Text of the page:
Again, I was able to rack up this distance riding mostly on the trails through the river valley  in Edmonton. I may sometimes complain about the condition of the paths these days, but it sure is nice to have the pleasant scenery to cycle through and not to have to deal with motor vehicles.

Further along River Road

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It was a cool May morning as I set out – about 8C degrees. Even though it was sunny, I did wear a jacket over my jersey and left it on for 3/4 of the ride. I also found that my legs (in shorts) were cool and my toes got  a bit numb.

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I linked my 40K westbound route with my 30K eastern route to rack up the  distance today. I started along the northside paths to to Groat Road. The long, flat section along River Road is a good way to warm up.

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I hit my first climb out of the river valley at about 7K after crossing Groat Bridge and heading up Groat Road. My route would  give me a surprising amount of climbing – I ascended to the top of the river valley about 10 times. My GPS monitor indicated about 870 meters of elevation changes.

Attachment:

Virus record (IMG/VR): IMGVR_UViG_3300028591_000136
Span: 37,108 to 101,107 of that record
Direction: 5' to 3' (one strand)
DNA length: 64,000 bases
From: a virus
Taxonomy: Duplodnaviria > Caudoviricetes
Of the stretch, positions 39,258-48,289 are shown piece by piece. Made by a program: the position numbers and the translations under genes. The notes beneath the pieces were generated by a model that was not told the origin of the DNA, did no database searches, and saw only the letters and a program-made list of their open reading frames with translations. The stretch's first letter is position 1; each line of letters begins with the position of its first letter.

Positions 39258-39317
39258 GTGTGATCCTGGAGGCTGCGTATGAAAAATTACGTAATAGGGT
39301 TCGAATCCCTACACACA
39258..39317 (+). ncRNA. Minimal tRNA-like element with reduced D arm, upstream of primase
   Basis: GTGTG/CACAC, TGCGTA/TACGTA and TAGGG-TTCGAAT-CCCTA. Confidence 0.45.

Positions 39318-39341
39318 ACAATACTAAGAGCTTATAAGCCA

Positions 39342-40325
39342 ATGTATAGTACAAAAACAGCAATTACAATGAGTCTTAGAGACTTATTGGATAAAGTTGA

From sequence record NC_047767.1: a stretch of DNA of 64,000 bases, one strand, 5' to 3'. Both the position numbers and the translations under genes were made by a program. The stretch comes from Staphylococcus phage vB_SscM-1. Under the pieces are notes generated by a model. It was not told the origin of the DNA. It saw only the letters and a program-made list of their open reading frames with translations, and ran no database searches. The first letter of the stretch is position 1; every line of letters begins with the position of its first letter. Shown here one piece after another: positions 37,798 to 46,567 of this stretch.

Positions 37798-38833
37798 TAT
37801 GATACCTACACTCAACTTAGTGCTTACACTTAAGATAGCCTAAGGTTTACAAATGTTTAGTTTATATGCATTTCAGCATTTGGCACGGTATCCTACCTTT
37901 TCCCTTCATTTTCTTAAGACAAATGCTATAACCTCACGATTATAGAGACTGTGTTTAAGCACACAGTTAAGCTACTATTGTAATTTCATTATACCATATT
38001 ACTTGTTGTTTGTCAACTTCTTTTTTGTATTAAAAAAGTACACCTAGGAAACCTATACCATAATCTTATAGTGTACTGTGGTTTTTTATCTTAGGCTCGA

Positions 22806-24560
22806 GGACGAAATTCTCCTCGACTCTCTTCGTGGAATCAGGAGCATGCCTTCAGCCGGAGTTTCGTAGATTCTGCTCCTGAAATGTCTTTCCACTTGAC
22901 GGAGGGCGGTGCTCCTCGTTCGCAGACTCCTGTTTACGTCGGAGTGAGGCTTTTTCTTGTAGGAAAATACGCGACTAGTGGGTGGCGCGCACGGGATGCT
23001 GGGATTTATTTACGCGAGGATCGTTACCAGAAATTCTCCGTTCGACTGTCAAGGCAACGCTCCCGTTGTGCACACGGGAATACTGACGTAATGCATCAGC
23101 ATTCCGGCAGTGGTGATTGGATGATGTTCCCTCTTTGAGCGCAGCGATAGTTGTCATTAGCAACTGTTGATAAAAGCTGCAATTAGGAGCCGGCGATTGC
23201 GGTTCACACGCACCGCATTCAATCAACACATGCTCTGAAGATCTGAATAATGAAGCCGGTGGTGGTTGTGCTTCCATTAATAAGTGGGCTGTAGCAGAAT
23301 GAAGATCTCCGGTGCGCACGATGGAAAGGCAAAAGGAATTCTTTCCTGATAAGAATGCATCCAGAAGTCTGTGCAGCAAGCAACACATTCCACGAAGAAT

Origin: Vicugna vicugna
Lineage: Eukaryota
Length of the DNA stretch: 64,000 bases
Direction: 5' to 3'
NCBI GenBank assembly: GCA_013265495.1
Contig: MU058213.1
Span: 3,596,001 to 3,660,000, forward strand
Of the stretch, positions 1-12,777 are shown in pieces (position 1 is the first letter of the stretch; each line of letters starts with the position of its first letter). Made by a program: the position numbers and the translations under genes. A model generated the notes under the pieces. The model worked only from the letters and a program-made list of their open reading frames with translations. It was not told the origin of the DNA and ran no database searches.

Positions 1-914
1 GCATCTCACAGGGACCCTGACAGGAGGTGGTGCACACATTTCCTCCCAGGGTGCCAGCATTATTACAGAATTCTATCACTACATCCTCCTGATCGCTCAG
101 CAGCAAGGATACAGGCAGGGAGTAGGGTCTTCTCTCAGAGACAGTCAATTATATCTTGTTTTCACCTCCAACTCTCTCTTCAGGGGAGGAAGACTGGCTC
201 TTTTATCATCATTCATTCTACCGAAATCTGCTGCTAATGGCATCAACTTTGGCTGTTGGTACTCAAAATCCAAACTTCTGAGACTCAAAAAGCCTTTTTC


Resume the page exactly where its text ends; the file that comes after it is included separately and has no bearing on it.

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Talus Dome Sculpture

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As the bike path  crosses under the Quesnel Bridge [map]. I see a fascinating but controversial public sculpture, the Talus Dome, at the south end of the bridge, on the east side. I very much like this one – maybe because it reminds me of ball bearings but the setting beside a freeway just doesn’t do it justice. Cyclists probably get a better view than do the motorists and I think it will look better once the landscaping at the base is complete.

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The ride proceeded uneventfully. I reached my turnaround point in Terwilligar at 20K and started by journey east which I would do along the south side of the river all the way to Rundle Park. This route involved 4 major climbs (i.e. to the top of the river bank) and a few smaller ones.

Edmonton River Valley Path